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Unix Version 7 - man page for grep (v7 section 1)

GREP(1) 			     General Commands Manual				  GREP(1)

       grep, egrep, fgrep - search a file for a pattern

       grep [ option ] ...  expression [ file ] ...

       egrep [ option ] ...  [ expression ] [ file ] ...

       fgrep [ option ] ...  [ strings ] [ file ]

       Commands  of  the  grep	family	search the input files (standard input default) for lines
       matching a pattern.  Normally, each line found is copied to the	standard  output;  unless
       the -h flag is used, the file name is shown if there is more than one input file.

       Grep  patterns  are  limited  regular expressions in the style of ed(1); it uses a compact
       nondeterministic algorithm.  Egrep patterns are full regular expressions; it uses  a  fast
       deterministic  algorithm that sometimes needs exponential space.  Fgrep patterns are fixed
       strings; it is fast and compact.

       The following options are recognized.

       -v     All lines but those matching are printed.

       -c     Only a count of matching lines is printed.

       -l     The names of files with matching lines are listed (once) separated by newlines.

       -n     Each line is preceded by its line number in the file.

       -b     Each line is preceded by the block number on which it was found.	This is sometimes
	      useful in locating disk block numbers by context.

       -s     No output is produced, only status.

       -h     Do not print filename headers with output lines.

       -y     Lower  case  letters in the pattern will also match upper case letters in the input
	      (grep only).

       -e expression
	      Same as a simple expression argument, but useful when the expression begins with	a

       -f file
	      The regular expression (egrep) or string list (fgrep) is taken from the file.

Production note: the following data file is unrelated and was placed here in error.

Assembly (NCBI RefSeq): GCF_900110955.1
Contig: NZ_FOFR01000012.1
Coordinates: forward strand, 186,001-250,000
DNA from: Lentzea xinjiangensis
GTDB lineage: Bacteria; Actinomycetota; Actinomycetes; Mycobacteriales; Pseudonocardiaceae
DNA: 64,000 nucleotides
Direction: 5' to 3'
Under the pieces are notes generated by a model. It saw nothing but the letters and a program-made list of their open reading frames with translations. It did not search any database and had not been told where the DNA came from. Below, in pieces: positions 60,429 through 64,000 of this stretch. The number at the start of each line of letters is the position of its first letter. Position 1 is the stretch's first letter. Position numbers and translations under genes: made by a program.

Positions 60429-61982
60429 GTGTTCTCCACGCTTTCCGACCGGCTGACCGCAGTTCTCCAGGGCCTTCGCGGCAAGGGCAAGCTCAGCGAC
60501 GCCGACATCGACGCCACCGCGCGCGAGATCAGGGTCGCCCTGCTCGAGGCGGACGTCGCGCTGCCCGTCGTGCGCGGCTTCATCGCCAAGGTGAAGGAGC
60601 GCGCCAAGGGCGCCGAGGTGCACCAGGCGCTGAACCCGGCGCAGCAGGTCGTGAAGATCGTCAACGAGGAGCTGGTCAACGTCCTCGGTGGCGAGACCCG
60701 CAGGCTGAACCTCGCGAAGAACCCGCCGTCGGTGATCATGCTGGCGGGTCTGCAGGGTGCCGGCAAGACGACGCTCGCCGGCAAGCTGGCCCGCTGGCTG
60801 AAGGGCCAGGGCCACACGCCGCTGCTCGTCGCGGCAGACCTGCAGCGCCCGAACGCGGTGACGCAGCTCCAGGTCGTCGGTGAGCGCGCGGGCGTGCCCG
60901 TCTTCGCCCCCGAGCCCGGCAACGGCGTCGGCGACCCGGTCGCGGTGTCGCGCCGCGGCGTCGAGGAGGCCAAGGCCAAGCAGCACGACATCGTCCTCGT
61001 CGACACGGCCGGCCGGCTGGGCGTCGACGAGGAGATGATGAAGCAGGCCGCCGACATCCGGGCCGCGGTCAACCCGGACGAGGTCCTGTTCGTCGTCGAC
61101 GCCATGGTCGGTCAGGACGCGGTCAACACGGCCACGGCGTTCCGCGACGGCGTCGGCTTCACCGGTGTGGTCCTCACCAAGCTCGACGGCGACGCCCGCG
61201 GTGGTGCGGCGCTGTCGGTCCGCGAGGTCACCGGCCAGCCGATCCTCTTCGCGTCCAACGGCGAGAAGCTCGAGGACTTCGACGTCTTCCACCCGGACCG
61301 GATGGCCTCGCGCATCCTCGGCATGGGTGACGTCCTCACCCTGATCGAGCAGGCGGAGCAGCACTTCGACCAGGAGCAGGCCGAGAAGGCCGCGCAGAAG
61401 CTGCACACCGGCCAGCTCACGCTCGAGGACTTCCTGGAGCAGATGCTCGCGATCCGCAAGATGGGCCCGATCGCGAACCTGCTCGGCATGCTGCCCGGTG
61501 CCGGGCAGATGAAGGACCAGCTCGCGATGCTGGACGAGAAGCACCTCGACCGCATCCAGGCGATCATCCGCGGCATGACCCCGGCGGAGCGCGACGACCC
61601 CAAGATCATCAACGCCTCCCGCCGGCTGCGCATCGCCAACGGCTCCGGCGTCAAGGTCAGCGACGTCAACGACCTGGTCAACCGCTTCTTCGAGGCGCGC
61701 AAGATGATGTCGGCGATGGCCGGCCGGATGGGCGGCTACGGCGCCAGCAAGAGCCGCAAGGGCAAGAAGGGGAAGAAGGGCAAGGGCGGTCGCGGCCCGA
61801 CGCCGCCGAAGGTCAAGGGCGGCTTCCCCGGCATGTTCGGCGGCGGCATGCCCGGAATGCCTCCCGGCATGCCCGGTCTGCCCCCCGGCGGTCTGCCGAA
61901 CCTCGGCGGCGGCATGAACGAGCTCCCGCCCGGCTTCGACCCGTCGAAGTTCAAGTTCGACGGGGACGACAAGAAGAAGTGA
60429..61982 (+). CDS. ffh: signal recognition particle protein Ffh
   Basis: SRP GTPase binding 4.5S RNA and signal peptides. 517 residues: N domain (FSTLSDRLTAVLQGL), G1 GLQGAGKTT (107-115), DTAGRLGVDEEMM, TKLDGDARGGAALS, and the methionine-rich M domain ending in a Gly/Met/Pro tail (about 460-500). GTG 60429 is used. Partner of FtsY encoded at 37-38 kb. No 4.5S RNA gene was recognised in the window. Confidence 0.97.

-x     (Exact) only lines matched in their entirety are printed (fgrep only).

       Care should be taken when using the characters $ * [ ^ | ? ' " ( ) and \ in the expression
       as they are also meaningful to the Shell.  It is safest to enclose the  entire  expression
       argument in single quotes ' '.

       Fgrep searches for lines that contain one of the (newline-separated) strings.

       Egrep  accepts  extended  regular  expressions.	 In the following description `character'
       excludes newline:

	      A \ followed by a single character matches that character.

	      The character ^ ($) matches the beginning (end) of a line.

	      A .  matches any character.

	      A single character not otherwise endowed with special meaning matches that  charac-

	      A  string  enclosed  in  brackets  [] matches any single character from the string.
	      Ranges of ASCII character codes may be abbreviated as in `a-z0-9'.  A ]  may  occur
	      only  as	the  first  character of the string.  A literal - must be placed where it
	      can't be mistaken as a range indicator.

	      A regular expression followed by * (+, ?) matches a sequence of 0  or  more  (1  or
	      more, 0 or 1) matches of the regular expression.

	      Two regular expressions concatenated match a match of the first followed by a match
	      of the second.

	      Two regular expressions separated by | or newline match  either  a  match  for  the
	      first or a match for the second.

	      A  regular  expression  enclosed	in  parentheses  matches  a match for the regular

       The order of precedence of operators at the same parenthesis level is  []  then	*+?  then
       concatenation then | and newline.

       ed(1), sed(1), sh(1)

       Exit  status is 0 if any matches are found, 1 if none, 2 for syntax errors or inaccessible

       Ideally there should be only one grep, but we don't know a single algorithm that  spans	a
       wide enough range of space-time tradeoffs.

       Lines are limited to 256 characters; longer lines are truncated.


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